Case 3, Southwest Airlines
Mission can be thought of as a task to be pursued, or as a set of objectives. Vision is an image of the future, or a set of goals. The mission of Southwest Airlines is to provide better value in over-priced and under-served markets. Southwest’s vision is to increase service to those markets without increasing the cost of service. This case study is important because it shows how potential risks accompanied by a well defined vision and and properly executed mission can turn into an actual reward.
The first, and perhaps longest lasting, risk to both vision and mission is resistence from competition. Southwest entered the market with the intent to do things very different from the rest of the airline industry. From the inception competitors fought, in court, to stop the formation of Southwest. When the company began to do well in the market, competitor’s such as American Airlines questioned Southwest’s commitment to the industry standard of quality stating “Value isn’t quality; it’s getting what you pay for.” ( p 493) This put Southwest in a position to define “getting what you pay for” as “frequent, reliable, on-time flights and very low prices...and no lost baggage.” ( p 491) Providing these benefits and value to customers became the working strategy to achieve Southwest’s mission. The result is that the airline enjoyed an increase in every aspect of operations over the 20 years of operations that are presented in this case study.
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Herb Kelleher played a unique and important role in the success of Southwest. The first role he played was legal and financial consultant. In this capacity he helped to eliminate the primary barriers to the company’s formation - start up capital and license to enter the market. For the first 10 years of it’s existence Southwest was a client of Kelleher’s. As such, Southwest was a primary stakeholder in Kelleher’s business as legal and financial consultant. At stake was Southwest’s existence. This relationship translated directly into his job as CEO of Southwest Airlines.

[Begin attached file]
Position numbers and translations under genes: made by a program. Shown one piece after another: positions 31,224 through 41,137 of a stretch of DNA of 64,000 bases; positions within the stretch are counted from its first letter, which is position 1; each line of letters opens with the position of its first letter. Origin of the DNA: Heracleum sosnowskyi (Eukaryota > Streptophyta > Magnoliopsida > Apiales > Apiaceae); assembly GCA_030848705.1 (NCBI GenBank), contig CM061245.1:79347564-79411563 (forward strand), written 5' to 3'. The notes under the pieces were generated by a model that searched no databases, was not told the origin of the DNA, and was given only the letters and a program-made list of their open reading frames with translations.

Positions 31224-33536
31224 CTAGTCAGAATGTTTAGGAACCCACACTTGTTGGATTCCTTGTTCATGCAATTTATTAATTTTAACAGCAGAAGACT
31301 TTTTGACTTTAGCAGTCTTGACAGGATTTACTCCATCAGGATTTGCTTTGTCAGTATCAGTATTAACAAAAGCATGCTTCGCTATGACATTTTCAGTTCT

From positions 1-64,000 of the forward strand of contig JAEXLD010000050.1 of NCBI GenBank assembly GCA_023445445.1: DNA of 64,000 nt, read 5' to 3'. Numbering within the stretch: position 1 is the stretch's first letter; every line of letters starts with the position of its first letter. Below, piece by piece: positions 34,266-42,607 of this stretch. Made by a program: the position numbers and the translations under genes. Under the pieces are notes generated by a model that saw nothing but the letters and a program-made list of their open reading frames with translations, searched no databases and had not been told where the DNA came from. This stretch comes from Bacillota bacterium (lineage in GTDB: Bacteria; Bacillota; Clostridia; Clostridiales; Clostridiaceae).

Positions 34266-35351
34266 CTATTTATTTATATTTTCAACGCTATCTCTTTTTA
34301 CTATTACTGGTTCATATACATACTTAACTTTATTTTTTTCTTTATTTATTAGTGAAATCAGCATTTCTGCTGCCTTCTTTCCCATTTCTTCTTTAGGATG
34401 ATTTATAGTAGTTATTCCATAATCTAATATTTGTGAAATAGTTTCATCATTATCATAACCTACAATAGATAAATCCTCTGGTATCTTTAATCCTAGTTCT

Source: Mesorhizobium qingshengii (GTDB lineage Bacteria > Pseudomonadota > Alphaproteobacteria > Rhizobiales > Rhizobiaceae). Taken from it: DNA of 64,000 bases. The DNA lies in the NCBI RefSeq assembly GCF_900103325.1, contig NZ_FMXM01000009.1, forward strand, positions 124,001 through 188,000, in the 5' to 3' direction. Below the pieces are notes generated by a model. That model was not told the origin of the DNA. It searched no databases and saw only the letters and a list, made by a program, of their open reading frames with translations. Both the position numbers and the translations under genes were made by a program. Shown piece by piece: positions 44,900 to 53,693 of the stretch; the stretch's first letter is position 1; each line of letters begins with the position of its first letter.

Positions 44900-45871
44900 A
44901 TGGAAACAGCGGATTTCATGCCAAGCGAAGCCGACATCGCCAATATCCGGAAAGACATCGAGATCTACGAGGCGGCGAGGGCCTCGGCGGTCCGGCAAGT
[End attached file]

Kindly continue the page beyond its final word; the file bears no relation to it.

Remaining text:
Upon becoming CEO he redefined his personal clients as the employees of Southwest Airlines. This was an important to the company’s success because he operated from the position that the company’s success was a direct result of the relationship between employee and company, and then between company and customer. His flamboyant personality and his willingness and ability to interact with employees and customers at every level gave Southwest a competitive edge that other company’s could not duplicate. But perhaps the most important influence from Kelleher was his well defined and focused goal to “increase the number of seats by 15 percent each year and keep costs down.” ( p 496)
In making operating decisions, this goal was the first influence on Kelleher’s decisions. When Southwest purchased Muse Airlines (later to be TransStar) in 1985, there was an opportunity to translate the original vision and mission into the market served by that airline. However, with step competition from Continental it was quicky understand that this market was neither under-served or over-priced, nor was their adequate opportunity or resource to achieve the 15% seat increase. Kelleher evaluated loss in terms of opportunity, not in profits. Otherwise years like 1991 when Southwest saw a dramatic decrease in profits could have meant shutting down the airline. However, loss in profit at that time did not accompany a loss in market opportunity and Southwest was able to rebound immediately in profit.
The reason that Southwest was able to rebound is because of the activities of its stakeholders. In this case, the most important stakeholders are the passengers and the employees. Passengers, as stakeholders, simply vote confidence or no confidence in the airline by purchasing (or not purchasing) tickets. Southwest illuminated the importance and position of passenger stakeholders by involving them directly in company activities, particularly in dialogue and selection of employees. The company took the greater risk in expanding the role of passengers beyond that of simple paying customers, particularly in the area of influencing employee selection.
This risk paid off because the employees turned out to be another group of important stakeholders. First, because employees owned 11% of the company, which rendered them as
investors, who are another group of stakeholders. Also, because employees provide the services that supply the customers’ needs. The major risk employees took was the pay cut at the time that fuel prices were dipping into company profits. As investors, this was an investment in the profitability of the company and in the security of their future jobs.
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